He's supposed to be the rock, the head of the family, the protector, in the right order of things.
But classic family identity roles are under tremendous cultural pressure and social commentators won't dare talk in those terms anymore. That doesn't change the truth.
My father passed away last week and the impact of that loss is huge and clarifying. He was elderly and broken and diminished by late stage Parkinson's, but still dignified and honorable. Even in his most broken and vulnerable years, when those qualities were less obvious, he was always who he was, and that was dignified and honorable, deep within. He embodied values up for cultural debate these days, so his life is instructive.
Some brief background…
Children aren't born with biases, they are learned. I didn't learn them and so when my first trip out of the Midwest as a child was to the deep south with my father, I was mortified to see the reality of segregation. My father always told the story of when we were in a drugstore and I saw a sign at a water fountain designating (in cruder terms) that it was for whites only. He said I shouted 'Dad!' (as if he was the only one who could hear me since he was the one I was imploring). 'Dad, they can't treat people that way! Do something!' I was a little human rights activist.
Dr. Martin Luther King Jr. was one of my heroes and even as a youngster I followed his marches and speeches. When my high school introduced the first African American studies class, I was the first one to sign up. We read the 'Autobiography of Malcolm X' and discussed it, and I listened and learned more than I spoke.
We aren't listening anymore (maybe some people never did). We're certainly blurting quickly and often, in a knee-jerk reaction. Some people never have an unuttered thought, facilitated by the Internet and all the means of social networking. Dialogue and exchange is good, attacks are not. Attacks are happening often. Indefensible assaults are happening often. We're lashing out at 'the other', as Pope Francis refers to the classes of people who make us 'uncomfortable.' People are so ready to impugn reputations, question motives, doubt intellect or integrity when someone expresses a thought or shares information that is even perceived as running counter to what they believe. At what cost? Pride? Ego? A perceived 'gotcha' moment?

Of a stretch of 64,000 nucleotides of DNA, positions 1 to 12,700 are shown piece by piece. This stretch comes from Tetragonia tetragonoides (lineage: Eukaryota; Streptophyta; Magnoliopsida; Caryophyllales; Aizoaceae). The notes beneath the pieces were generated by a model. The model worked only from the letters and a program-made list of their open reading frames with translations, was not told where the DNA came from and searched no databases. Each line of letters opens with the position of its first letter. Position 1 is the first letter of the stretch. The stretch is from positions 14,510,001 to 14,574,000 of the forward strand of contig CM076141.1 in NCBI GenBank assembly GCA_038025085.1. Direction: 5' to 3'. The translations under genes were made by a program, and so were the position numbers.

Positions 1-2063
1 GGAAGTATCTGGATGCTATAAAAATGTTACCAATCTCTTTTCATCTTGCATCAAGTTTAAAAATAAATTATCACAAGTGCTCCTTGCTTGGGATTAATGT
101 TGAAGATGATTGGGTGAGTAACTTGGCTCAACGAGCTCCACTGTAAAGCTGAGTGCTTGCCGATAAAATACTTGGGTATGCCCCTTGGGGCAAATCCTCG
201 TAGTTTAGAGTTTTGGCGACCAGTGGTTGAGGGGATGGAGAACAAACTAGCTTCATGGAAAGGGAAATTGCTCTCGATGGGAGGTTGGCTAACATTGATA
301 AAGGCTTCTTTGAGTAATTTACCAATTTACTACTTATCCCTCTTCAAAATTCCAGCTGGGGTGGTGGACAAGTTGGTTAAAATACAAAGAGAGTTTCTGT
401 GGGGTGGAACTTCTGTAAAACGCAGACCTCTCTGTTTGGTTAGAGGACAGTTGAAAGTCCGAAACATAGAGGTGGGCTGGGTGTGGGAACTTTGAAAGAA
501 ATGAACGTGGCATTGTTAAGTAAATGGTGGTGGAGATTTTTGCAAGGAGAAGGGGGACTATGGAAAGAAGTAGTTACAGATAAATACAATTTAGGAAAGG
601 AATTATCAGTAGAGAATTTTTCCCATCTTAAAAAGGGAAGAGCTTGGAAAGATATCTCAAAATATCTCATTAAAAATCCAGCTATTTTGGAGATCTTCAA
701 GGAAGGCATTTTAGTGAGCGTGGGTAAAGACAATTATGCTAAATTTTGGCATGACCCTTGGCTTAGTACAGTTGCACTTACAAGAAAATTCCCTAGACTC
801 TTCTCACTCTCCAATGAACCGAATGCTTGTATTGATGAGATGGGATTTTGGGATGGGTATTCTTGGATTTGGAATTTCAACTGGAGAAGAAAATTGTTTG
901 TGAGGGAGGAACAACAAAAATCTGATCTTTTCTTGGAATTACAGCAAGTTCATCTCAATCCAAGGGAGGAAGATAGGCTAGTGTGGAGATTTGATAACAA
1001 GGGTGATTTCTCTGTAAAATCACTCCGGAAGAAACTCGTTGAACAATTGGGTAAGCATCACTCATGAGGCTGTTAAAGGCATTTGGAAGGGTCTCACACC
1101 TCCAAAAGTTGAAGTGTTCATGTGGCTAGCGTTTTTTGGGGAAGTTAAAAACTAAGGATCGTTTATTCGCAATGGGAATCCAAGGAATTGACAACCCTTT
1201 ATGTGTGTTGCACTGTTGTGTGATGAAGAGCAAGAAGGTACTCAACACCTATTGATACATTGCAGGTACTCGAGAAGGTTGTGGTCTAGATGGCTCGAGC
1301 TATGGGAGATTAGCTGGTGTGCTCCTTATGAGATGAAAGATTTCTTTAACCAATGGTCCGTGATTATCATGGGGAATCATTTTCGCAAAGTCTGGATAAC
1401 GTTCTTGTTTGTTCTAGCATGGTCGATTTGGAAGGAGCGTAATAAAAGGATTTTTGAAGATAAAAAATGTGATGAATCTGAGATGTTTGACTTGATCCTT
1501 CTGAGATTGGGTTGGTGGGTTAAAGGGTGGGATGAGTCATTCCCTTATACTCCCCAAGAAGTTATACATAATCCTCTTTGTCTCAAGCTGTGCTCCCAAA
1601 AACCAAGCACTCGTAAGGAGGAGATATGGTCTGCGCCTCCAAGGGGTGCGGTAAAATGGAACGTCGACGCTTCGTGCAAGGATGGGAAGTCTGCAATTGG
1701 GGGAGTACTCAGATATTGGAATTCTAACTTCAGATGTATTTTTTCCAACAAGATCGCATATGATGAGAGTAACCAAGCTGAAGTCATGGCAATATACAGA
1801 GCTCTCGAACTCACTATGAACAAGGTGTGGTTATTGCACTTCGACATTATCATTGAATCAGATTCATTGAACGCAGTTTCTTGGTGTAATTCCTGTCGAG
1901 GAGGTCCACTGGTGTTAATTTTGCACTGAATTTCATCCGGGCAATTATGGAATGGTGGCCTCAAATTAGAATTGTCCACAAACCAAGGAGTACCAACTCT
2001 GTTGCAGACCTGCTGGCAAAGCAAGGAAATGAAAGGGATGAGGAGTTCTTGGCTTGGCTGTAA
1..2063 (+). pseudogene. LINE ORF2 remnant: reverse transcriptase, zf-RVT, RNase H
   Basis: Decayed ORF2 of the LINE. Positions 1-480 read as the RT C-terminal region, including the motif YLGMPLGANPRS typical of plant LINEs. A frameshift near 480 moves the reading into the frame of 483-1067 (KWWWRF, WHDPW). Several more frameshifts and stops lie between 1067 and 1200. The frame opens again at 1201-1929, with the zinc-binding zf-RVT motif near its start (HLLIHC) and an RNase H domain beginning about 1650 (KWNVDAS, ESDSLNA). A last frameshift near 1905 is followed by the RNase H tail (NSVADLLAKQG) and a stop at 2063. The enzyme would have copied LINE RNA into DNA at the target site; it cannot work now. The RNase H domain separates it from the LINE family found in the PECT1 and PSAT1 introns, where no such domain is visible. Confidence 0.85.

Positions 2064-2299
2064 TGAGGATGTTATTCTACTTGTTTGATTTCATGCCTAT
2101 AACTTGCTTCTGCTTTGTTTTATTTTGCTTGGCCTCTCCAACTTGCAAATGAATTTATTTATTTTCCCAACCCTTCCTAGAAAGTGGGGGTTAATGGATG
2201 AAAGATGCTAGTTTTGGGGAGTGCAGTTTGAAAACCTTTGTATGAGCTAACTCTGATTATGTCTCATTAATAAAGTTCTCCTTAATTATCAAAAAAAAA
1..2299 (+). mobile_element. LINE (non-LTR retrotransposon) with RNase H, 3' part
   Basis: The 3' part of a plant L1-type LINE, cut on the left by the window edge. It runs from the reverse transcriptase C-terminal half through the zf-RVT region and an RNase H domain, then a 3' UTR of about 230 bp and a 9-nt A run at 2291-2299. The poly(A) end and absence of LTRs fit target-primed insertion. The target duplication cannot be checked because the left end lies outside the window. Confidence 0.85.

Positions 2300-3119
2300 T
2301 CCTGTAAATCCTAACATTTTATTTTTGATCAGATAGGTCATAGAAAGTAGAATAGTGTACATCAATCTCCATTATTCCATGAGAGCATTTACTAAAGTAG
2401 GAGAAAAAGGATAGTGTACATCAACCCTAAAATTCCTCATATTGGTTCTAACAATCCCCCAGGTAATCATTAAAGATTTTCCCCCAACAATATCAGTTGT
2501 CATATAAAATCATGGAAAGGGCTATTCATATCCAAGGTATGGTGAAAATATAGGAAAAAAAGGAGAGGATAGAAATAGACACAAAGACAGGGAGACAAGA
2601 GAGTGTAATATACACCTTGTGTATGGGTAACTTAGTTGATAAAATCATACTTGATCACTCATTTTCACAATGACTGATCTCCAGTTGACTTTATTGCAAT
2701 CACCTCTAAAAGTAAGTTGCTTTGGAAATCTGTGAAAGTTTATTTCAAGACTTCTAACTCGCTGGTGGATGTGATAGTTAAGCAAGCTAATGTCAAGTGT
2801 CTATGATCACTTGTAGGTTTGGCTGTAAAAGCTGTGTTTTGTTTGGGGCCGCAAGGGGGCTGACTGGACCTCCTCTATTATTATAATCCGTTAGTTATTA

Pope Francis has been getting at this from the beginning of his papacy, every time he talks about being 'self-referential', needing to get outside ourselves.
Author and blogger Elizabeth Scalia was my guest for a very engaging hour of reflection on all this because her book Strange Gods: Unmasking the Idols in Everyday Life became a more powerful indictment than even she imagined it would when it was published and Pope Francis was soon after elected to the papacy and began talking about idolatry and making idols of ourselves and our beliefs. Both of us being bloggers, both being women in media who try to bring the core truths of right and wrong, human dignity and right order in the world into our work, always seeking to understand it and do it better, we had a lot to talk about. And realized, together, that the gut-check for false idols has become a daily necessity.
It's humbling to go searching for where the truth may lie, even if it's beyond what we may have thought or believed. But refreshingly challenging and freeing. My father was very instrumental in that quest, that burning desire to search for truth and engage.
Long before I ever heard the terms 'Catholic social teaching' or 'social justice', I learned them from my father who fed the poor and hungry, brought comfort to the afflicted, gave work and purpose and dignity to the impaired. I was his 'little sidekick' on these missions, and it bred an adult who seeks constantly to be a peacemaker, a unifier, a bridgebuilder, a caretaker. Without compromising the truth of human dignity at the core of the mission.
Just hours after learning of my father's passing, I had an important speaking engagement as the keynote speaker and panel moderator at a medical professionals event. I kept it in honor of my father, and the dignity our family and his healthcare providers showed him throughout his final years of life. Everyone has that dignity, and everyone deserves for it to be recognized and honored.
At his poignant funeral Mass, the Beatitudes spoke eloquently of his life. While we're all fussing and sniping over the politics of healthcare law and political scandals and state elections and partisanship and hot-button social issues, my father's funeral Mass helped me re-set the importance of life lived in service to others, with faith as the moral compass.
I chose the prayer for the program that seemed to suit his life purpose the best, the one commonly attributed to St. Francis.
Lord, make me an instrument of your peace.
Where there is hatred, let me sow love;
where there is injury,pardon;
where there is doubt, faith;
where there is despair, hope;
where there is darkness, light;
and where there is sadness, joy.
O Divine Master, grant that I may not so much seek
to be consoled as to console;
to be understood as to understand;
to be loved as to love.
For it is in giving that we receive;
it is in pardoning that we are pardoned;
and it is in dying that we are born to eternal life.
Amen. Thank you, Dad, for your witness to human dignity and the care of the feeble, impaired, disabled, elderly, suffering, lonely, despairing and forgotten. They will always have a champion in you, and your legacy.